Did Jim Harbaugh go old school with Michigan football? Hello 3 yards and a cloud of dust

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Free Press writer Rainer Sabin answers three questions after Michigan football defeated Washington, 31-10, Saturday in Ann Arbor.

How did Michigan fill Ronnie Bell’s void?

Last Monday, Jim Harbaugh wore a dour expression as he described the extent of Ronnie Bell’s knee injury and its potential ramifications. After the Michigan coach announced Bell had been lost for the season, he acknowledged the Wolverines would be hard-pressed to fill his void.

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“It's going to be very difficult to replace Ronnie Bell,” Harbaugh said. “Really tough.”

Bell, after all, is a team captain and one of Michigan’s most versatile weapons. He was capable of playing all three receiver positions and he was also the designated punt returner. The hardship he suffered rippled through the roster, affecting multiple sectors.

Harbaugh indicated a collective effort would be required to mitigate the loss of Bell.

But on Saturday, Michigan’s offense was limited with Bell not in the lineup.

Three receivers — Cornelius Johnson, AJ Henning and Mike Sainristil — contributed catches, but together they produced a grand total of 33 yards. The meager output was the direct result of the Wolverines' decision to shelve their passing game. With no viable threat on the outside, Michigan instead resorted to stubbornly running the ball. Blake Corum and Hassan Haskins reprised their roles as the focal points of Michigan’s unbalanced attack — carrying 48 times Saturday

Cade McNamara, meanwhile, continued to perform in a supporting role — throwing only 15 passes, producing seven completions and contributing just 47 yards of total offense.

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Bell’s absence was felt elsewhere. Caden Kolesar, the defensive back who joined the program as a preferred walk-on, continued to handle punts. While he did net a 20-yard return, he appeared a bit gun-shy fielding the ball on other occasions. Earlier in the week, Harbaugh seemed open to using another player as a return specialist — noting Kolesar's value at other spots within the same unit. But it seems safe to say those other options won't deliver the same impact as Bell, who was conspicuous by his absence Saturday.

Michigan Wolverines running back Blake Corum (2) runs by Washington Huskies defensive back Kamren Fabiculanan (31) for a touchdown Saturday, Sept. 11, 2021 at Michigan Stadium.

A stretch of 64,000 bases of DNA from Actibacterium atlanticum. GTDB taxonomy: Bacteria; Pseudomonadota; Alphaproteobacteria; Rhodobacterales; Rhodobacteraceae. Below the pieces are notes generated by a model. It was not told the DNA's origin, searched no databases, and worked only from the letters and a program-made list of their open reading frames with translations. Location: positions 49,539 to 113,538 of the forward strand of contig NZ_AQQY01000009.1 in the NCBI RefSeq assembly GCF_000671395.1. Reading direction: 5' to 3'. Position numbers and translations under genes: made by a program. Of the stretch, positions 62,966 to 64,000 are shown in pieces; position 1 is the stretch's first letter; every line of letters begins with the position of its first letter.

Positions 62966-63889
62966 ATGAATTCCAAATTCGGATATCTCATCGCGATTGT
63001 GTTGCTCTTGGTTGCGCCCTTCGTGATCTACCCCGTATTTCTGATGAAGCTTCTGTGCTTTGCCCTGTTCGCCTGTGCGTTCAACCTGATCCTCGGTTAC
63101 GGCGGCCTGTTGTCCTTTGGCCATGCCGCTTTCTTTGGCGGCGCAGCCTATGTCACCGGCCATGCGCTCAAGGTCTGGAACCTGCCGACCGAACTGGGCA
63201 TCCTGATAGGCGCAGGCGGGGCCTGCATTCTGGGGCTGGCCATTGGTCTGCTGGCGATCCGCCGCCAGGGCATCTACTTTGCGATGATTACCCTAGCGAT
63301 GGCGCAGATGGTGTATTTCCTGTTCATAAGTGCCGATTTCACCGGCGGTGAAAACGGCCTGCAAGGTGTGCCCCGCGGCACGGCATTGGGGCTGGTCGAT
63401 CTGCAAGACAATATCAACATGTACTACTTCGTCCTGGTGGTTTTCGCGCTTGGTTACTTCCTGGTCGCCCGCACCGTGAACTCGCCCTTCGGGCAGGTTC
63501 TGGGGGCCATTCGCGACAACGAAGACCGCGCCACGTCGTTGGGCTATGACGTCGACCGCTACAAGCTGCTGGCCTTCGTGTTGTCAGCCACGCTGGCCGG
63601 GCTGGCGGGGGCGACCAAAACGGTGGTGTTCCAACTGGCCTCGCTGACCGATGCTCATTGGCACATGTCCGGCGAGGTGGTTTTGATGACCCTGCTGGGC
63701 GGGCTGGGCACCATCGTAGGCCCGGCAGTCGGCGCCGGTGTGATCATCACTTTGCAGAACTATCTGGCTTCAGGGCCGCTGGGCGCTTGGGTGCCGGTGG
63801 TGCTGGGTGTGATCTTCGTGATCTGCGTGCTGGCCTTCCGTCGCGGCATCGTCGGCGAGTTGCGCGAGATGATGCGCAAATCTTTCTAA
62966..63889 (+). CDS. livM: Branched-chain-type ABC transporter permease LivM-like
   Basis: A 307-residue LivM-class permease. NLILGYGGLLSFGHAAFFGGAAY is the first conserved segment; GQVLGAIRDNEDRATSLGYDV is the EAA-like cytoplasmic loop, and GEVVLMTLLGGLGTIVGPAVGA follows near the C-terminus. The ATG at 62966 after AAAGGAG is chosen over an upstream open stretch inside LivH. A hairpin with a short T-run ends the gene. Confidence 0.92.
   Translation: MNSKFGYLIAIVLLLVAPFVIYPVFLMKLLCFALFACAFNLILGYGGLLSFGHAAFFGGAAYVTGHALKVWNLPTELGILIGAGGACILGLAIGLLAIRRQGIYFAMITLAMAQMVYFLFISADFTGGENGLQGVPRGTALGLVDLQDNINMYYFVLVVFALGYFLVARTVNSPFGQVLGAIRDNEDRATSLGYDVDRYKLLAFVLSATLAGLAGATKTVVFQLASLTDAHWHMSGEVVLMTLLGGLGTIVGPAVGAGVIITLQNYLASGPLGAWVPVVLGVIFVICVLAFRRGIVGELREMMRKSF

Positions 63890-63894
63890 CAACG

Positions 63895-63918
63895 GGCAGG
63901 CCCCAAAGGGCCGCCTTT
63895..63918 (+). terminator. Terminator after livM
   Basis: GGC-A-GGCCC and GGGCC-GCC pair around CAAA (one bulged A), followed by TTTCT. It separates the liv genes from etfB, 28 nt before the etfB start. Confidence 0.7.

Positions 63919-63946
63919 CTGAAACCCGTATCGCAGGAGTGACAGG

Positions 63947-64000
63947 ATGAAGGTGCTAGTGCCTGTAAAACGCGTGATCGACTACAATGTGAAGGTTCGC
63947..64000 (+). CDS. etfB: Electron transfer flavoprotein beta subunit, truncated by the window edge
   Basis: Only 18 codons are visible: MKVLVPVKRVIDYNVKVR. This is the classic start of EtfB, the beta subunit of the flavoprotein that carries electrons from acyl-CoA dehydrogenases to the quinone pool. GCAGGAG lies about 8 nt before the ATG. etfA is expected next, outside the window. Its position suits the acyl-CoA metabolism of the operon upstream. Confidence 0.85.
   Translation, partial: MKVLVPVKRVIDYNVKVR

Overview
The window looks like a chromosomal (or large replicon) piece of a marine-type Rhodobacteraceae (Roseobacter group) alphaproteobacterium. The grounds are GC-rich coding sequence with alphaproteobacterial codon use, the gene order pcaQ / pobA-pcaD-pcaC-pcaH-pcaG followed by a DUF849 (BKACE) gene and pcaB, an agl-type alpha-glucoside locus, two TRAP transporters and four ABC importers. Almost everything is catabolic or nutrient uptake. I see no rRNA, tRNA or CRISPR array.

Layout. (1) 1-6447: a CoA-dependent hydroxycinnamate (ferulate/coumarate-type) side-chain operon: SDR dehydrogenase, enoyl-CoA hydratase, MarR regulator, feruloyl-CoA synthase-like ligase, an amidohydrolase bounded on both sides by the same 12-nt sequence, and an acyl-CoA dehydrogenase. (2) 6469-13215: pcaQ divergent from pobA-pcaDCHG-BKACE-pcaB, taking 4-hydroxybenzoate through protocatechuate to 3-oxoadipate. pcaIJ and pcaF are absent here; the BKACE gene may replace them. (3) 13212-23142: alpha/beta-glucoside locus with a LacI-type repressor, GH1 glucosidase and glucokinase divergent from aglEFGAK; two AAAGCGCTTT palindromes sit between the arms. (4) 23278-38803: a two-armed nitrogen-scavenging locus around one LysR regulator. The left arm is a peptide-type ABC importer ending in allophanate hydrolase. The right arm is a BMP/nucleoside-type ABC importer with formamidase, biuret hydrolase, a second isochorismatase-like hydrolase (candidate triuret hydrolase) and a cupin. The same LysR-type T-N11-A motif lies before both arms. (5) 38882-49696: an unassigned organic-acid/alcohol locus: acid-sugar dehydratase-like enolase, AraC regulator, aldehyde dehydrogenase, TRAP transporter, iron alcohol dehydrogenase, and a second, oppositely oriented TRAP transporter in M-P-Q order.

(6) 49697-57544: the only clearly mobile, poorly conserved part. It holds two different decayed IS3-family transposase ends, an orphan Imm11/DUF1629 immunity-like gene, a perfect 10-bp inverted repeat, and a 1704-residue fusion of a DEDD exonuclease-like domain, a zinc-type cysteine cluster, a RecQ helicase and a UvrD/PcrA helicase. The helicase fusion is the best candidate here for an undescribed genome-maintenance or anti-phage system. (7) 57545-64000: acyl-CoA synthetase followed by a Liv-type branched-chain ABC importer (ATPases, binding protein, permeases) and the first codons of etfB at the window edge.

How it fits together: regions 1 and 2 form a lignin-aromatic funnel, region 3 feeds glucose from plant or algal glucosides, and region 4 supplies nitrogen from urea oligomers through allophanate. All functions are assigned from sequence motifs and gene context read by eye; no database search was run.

Michigan Wolverines running back Blake Corum (2) runs by Washington Huskies defensive back Kamren Fabiculanan (31) for a touchdown Saturday, Sept. 11, 2021 at Michigan Stadium.

Did Jim Harbaugh unleash Cade McNamara?

Against Western Michigan, Harbaugh instructed McNamara to manage the game. He did so with ease, completing nine of 11 pass attempts while spearheading scoring drives on six of the seven possessions he directed the offense. But would McNamara continue to operate as a game manager against better competition?

The answer seemed to be delivered in the first half Saturday as Michigan ran a retrograde offense that hearkened back to a bygone era — or maybe just the early days of Harbaugh’s tenure.

The Wolverines ran and ran and ran. Fifty-six times! Rarely did McNamara unleash a pass, throwing 15 of them. Then again, his arm wasn’t needed in a game that devolved into an old-school rock fight, with Michigan controlling the line of scrimmage.

Under the stress applied by Michigan’s potent ground game and operating with little margin for error, Washington’s defense eventually snapped

Never was that more evident than on the first possession of the second half, when McNamara repeatedly shoved the ball into midsection of Haskins and Corum. The two running backs carried Michigan 73 yards for a touchdown, tag-teaming on an eight-play trip to the end zone. Not a single pass was thrown by McNamara, whose role as an accessory in Michigan's offense crystallized under the Big House's bright lights.

What was the decisive point of the game?

If there were one sequence that decided the game, it took place within a three-minute window during the second quarter.

It was here when Washington coach Jimmy Lake opted not to roll the dice with his team and Harbaugh chose to bet on his bunch. It all started on fourth-and-inches at Washington’s 36-yard line. The Huskies had just escaped the shadow of their end zone and showed their first signs of life — picking up a pair of first downs in quick succession. With Washington on the verge of netting yet another one, Lake initially kept his offense on the field. Quarterback Dylan Morris then ran a sneak, lunging across the line to gain. Yet Michigan had called a timeout just before the play began, negating Morris' effort.

Lake then reassessed his options and punted. Michigan fielded the ball at the 21-yard line before running three times to the cusp off the first-down marker. On fourth-and-one at their own 30, the Wolverines lined up in a punt formation. The ball was snapped to the upback, Michael Barrett, who scampered three yards for a first down. Seconds later, Corum raced 75 yards to the end zone to give Michigan a 10-0 lead.

The crowd roared and the Wolverines had regained momentum against a wilting opponent with a feckless offense.

After that, Washington didn’t stand much of a chance.

Contact Rainer Sabin at rsabin@freepress.com. Follow him on Twitter @RainerSabin. Read more on the Michigan Wolverines, Michigan State Spartans and sign up for our Big Ten newsletter.

This article originally appeared on Detroit Free Press: Did Jim Harbaugh go old school with U-M's offense?